A coalition of civil rights groups say the Obama administration should stop prosecuting illegal immigrants for entering or re-entering the U.S. illegally.
In a letter to Attorney General Loretta Lynch, the 171 groups argue that such prosecutions are “profoundly immoral” and target Latinos.
“Federal criminal prosecution is the wrong response to immigration at our southern border,” the groups wrote this week in a letter addressed to Lynch.
According to the groups — which include the ACLU, Human Rights Watch, NAACP, La Raza, and MALDEF — the prosecution of illegal entry is the most prosecuted federal crime in the U.S. but, they charge, it does not meet the Justice Department’s standard for enforcement priorities.
“Yet these prosecutions further none of DOJ’s own prosecutorial priorities – national security, violent crime, financial fraud, and cases that protect our most vulnerable communities,” they write.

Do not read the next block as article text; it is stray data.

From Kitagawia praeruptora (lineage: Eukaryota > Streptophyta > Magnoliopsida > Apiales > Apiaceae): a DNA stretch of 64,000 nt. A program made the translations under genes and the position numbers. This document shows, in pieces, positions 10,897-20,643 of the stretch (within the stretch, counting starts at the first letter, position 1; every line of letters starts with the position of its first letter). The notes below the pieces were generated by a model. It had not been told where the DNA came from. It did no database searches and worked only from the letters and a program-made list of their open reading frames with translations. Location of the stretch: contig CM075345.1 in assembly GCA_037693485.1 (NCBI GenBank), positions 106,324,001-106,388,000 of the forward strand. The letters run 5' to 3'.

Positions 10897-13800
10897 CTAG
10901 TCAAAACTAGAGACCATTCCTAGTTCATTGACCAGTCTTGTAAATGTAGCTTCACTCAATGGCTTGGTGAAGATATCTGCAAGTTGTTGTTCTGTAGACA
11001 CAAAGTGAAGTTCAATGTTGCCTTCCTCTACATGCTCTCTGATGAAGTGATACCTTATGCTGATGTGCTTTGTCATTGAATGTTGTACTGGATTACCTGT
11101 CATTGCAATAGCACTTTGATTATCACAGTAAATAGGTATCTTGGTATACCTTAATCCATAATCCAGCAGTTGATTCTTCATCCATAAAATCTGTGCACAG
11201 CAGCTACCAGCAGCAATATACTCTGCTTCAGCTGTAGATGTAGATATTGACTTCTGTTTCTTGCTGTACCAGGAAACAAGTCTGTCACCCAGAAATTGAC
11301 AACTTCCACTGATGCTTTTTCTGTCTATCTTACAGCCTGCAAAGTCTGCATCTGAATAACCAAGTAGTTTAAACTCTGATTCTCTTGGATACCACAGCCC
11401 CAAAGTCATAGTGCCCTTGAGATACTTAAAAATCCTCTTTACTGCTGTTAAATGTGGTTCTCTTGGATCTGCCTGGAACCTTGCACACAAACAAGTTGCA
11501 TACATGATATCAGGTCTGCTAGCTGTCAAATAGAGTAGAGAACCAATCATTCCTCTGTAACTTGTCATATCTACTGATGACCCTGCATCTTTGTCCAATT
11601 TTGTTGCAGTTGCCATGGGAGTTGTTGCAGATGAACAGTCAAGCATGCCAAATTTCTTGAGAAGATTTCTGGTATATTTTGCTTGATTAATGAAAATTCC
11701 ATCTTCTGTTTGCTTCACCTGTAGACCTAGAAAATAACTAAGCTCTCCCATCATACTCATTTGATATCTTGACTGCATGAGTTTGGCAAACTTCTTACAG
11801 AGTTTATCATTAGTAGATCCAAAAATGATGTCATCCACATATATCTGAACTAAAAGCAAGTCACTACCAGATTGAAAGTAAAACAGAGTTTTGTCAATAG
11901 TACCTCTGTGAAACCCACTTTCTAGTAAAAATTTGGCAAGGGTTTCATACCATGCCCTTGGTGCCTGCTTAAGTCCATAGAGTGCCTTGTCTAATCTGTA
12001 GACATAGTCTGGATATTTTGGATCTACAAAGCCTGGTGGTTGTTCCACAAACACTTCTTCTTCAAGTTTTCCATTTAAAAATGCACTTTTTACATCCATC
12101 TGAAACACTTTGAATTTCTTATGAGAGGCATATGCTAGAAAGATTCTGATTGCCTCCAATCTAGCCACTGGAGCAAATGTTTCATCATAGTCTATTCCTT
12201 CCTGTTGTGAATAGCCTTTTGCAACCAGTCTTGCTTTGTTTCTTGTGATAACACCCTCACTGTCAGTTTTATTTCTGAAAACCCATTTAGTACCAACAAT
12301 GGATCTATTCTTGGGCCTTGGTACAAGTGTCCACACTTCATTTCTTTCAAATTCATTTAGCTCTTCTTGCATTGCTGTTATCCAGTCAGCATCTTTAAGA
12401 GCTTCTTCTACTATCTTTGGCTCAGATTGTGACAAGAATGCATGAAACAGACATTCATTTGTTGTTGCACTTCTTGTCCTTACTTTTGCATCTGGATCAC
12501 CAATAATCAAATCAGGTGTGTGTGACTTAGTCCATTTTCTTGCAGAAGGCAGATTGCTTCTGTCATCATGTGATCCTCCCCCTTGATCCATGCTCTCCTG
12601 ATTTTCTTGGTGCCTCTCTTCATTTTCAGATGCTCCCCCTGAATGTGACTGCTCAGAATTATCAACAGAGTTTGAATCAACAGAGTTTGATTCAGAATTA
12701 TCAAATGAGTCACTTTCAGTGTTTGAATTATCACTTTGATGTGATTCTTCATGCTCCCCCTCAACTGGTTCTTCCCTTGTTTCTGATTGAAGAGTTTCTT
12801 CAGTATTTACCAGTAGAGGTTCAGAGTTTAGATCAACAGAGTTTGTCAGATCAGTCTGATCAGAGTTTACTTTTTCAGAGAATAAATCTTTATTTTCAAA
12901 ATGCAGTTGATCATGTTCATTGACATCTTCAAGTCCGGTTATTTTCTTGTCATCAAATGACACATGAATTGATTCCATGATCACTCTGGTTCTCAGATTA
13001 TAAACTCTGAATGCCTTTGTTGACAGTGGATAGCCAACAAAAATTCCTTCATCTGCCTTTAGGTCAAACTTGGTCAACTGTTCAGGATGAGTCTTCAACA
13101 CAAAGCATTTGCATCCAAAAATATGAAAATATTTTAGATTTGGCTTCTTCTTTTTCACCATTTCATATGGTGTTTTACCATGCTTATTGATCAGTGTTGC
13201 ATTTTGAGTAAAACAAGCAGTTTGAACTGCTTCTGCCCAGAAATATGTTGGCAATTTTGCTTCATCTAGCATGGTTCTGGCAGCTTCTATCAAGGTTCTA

The groups further charge that such prosecutions disproportionately affect Latinos.
“Furthermore, the prosecutions almost exclusively target Latinos, leading directly to the disproportionate representation of Latinos in the federal prison system,” the letter reads. “DOJ should not be in the business of immigration enforcement, particularly when the strategies are unproven and highly problematic in their implementation.”
Overall, however, the organizations charge that such prosecutions are simply wrong.
“Most importantly, criminalizing migration is profoundly immoral,” the write. “The causes of migration are complex and varied, and migration per se poses no threat to public safety. Our nation can find far more humane and compassionate ways to respond to people crossing our southern border. ”
The letter, initially highlighted by Fusion, comes as the Obama administration has already cut down significantly on the level of deportations and protected entire categories of illegal immigrants from enforcement.
According to the groups, if the DOJ does not stop all prosecutions for illegal entry or re-entry at the southern border, then the department should take steps to reduce them.
“Short of complete discontinuation, we urge you to issue guidance directing U.S. Attorneys to 1) significantly reduce their use of prosecutions for illegal entry and re-entry, and 2) always decline referrals for prosecution of asylum seekers,” they write.